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About More Voices

Every month More Voices invites readers to contribute short nonfiction prose pieces of 40 to 400 words on a healthcare theme.



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When Joan was in last week and told me she had just completed chemotherapy for breast cancer, I assumed congratulations were in order. When I smiled and offered them, she suddenly became forlorn and began to cry. And these were not tears of joy.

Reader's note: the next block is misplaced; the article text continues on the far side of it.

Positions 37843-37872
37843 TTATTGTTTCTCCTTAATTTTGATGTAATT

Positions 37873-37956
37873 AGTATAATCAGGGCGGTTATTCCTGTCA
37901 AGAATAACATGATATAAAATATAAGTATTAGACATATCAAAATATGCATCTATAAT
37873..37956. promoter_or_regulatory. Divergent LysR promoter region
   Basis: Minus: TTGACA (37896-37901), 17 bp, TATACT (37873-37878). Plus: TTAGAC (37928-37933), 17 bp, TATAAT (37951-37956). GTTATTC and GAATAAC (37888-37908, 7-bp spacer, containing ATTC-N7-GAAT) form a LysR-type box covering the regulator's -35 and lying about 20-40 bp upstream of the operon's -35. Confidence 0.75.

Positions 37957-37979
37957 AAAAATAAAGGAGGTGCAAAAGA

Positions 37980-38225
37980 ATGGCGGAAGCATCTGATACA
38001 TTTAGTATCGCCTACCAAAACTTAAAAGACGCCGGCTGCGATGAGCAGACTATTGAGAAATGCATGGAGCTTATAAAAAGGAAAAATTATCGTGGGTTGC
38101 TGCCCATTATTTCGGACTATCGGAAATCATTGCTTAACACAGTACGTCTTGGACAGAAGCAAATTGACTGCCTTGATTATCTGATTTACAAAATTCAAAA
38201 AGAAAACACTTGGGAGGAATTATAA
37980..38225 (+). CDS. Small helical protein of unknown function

I asked Joan to help me understand her feelings, as I was struggling to understand how finishing chemotherapy could be anything other than wonderful. What I heard was as  enlightening as it was surprising.

Joan explained how, over the course of her treatment, she felt nurtured and cared for by her oncology team. Although she was happy to be finished with chemo, she was also grieving a loss: the absence of regular visits with a familiar caring team.

Cancer patients can experience a myriad of emotions during and after treatment, and they may not always be concordant with prognosis or treatment success. In retrospect, I wish I had simply asked my patient, "How do you feel now that you have completed your chemotherapy?"

Jeffrey Millstein

Woodbury Heights, New Jersey